How to Get a Replacement Stimulus Debit Card

People who threw away the prepaid debit card loaded with their economic impact payment are able to get a replacement, but it may cost a small fee.

Millions of Americans received the economic impact payment afforded to them in the CARES Act, a stimulus package President Donald Trump signed in March, in the mail. However, the lack of federal markings on the envelope prompted some to toss the money in the garbage as it bore a resemblance to unwanted credit card offers.

Anyone who destroyed or discarded their card should call Money Network Cardholder Services' customer service line and select the "Lost/Stolen" option. The card will be deactivated so no one can use it and Money Network Cardholder Services, the company delivering the debit cards, will send out a replacement.

The first replacement card is free, although some service and transaction fees and costs may apply, according to the individual cardholder agreement. Each card that must be reissued after the first one comes with a $7.50 fee. If a person wants priority shipping, it will cost an additional $17.50.

Newsweek reached out to the Treasury Department but did not receive a response in time for publication.

prepaid stimulus debit card
The Internal Revenue Service headquarters building appeared to be mostly empty April 27 in the Federal Triangle section of Washington, D.C. Anyone who accidentally threw out their economic impact payment after mistaking it for junk mail can receive a replacement card, but it can come with a fee. Chip Somodevilla/Getty

Nearly 4 million people are set to receive their economic impact payment by prepaid debit card, according to the Internal Revenue Service (IRS). The IRS posted on its website and in several Twitter posts that people should expect the envelope containing the debit card to arrive in a plain envelope from "Money Network Cardholder Services."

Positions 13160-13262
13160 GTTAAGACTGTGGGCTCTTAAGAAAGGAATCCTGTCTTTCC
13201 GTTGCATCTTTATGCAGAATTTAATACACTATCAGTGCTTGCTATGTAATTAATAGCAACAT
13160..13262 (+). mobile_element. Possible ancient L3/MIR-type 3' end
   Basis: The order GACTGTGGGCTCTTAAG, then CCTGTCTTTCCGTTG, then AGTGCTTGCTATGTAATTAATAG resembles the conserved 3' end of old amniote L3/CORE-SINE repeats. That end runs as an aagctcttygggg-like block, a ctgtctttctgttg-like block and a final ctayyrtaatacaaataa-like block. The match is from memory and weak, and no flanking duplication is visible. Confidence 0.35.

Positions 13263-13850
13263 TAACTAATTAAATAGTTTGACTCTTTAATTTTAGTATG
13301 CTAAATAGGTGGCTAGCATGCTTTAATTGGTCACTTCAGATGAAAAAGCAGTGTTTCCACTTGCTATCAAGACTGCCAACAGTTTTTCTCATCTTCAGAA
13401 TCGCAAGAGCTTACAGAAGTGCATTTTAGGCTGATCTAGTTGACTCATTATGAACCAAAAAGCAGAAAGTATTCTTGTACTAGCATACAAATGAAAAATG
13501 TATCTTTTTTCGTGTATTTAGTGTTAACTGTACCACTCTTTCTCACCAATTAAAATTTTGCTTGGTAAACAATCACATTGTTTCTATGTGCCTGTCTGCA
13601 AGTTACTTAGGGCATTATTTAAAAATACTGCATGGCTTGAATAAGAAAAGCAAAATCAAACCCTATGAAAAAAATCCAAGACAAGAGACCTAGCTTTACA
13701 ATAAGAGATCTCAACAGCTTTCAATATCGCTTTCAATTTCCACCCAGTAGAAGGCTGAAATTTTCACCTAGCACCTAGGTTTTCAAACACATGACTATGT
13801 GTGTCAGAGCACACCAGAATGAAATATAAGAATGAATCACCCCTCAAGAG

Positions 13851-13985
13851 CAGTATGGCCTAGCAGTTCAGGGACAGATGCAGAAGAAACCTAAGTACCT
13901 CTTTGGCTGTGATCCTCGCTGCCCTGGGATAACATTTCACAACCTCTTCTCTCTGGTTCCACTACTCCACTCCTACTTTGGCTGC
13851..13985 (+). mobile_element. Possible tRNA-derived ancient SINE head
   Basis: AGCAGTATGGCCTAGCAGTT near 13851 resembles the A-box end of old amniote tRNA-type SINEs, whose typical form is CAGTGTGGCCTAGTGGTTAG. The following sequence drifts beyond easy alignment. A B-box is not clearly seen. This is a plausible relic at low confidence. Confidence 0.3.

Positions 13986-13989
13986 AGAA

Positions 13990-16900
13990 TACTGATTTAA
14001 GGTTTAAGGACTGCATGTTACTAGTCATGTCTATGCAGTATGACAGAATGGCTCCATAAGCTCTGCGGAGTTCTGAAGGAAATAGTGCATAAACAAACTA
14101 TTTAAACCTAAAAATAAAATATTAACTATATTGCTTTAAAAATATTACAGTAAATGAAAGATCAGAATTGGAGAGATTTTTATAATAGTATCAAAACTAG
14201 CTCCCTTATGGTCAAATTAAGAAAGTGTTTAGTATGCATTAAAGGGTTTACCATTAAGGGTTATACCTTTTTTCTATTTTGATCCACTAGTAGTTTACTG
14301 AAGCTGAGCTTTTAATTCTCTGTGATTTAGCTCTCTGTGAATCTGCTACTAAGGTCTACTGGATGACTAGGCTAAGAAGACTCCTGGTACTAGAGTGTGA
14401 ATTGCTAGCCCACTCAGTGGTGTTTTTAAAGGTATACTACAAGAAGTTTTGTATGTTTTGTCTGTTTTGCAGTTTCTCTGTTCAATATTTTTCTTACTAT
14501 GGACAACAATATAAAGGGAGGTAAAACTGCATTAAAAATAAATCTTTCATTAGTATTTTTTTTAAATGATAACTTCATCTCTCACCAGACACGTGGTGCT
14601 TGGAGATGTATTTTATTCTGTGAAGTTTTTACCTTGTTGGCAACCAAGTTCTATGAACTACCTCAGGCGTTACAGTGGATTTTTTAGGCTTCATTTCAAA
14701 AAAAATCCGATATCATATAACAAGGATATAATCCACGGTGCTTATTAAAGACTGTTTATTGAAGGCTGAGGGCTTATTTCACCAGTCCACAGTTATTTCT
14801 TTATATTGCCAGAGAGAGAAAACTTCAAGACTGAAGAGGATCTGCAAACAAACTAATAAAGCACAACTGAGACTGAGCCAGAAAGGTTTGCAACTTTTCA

The debit cards can be used to make domestic in-person and online purchases free of charge, as well as, withdrawing money from an ATM if the person is using an ATM machine carrying the AllPoint brand. If a withdrawal is made from an "out-of-network" ATM, the first withdrawal will be free and each subsequent transaction will come with a $2.00 fee. A person could incur additional fees at the ATM if the owner or operator separately charges them

Under the CARES Act, individuals earning an adjusted gross income of $75,000 or less will receive $1,200. Joint filers earning less than $150,000 will receive $2,400 and people who claim children under the age of 17 will receive an additional $500 per child.

While the "Money Network Cardholder Services" envelopes are real, the IRS warned people of scams masquerading as economic impact payments. In a video posted on YouTube, the IRS advised people to rely on information from the IRS website and said they won't email or call someone to verify or ask for financial information—two red flags that it's a scam.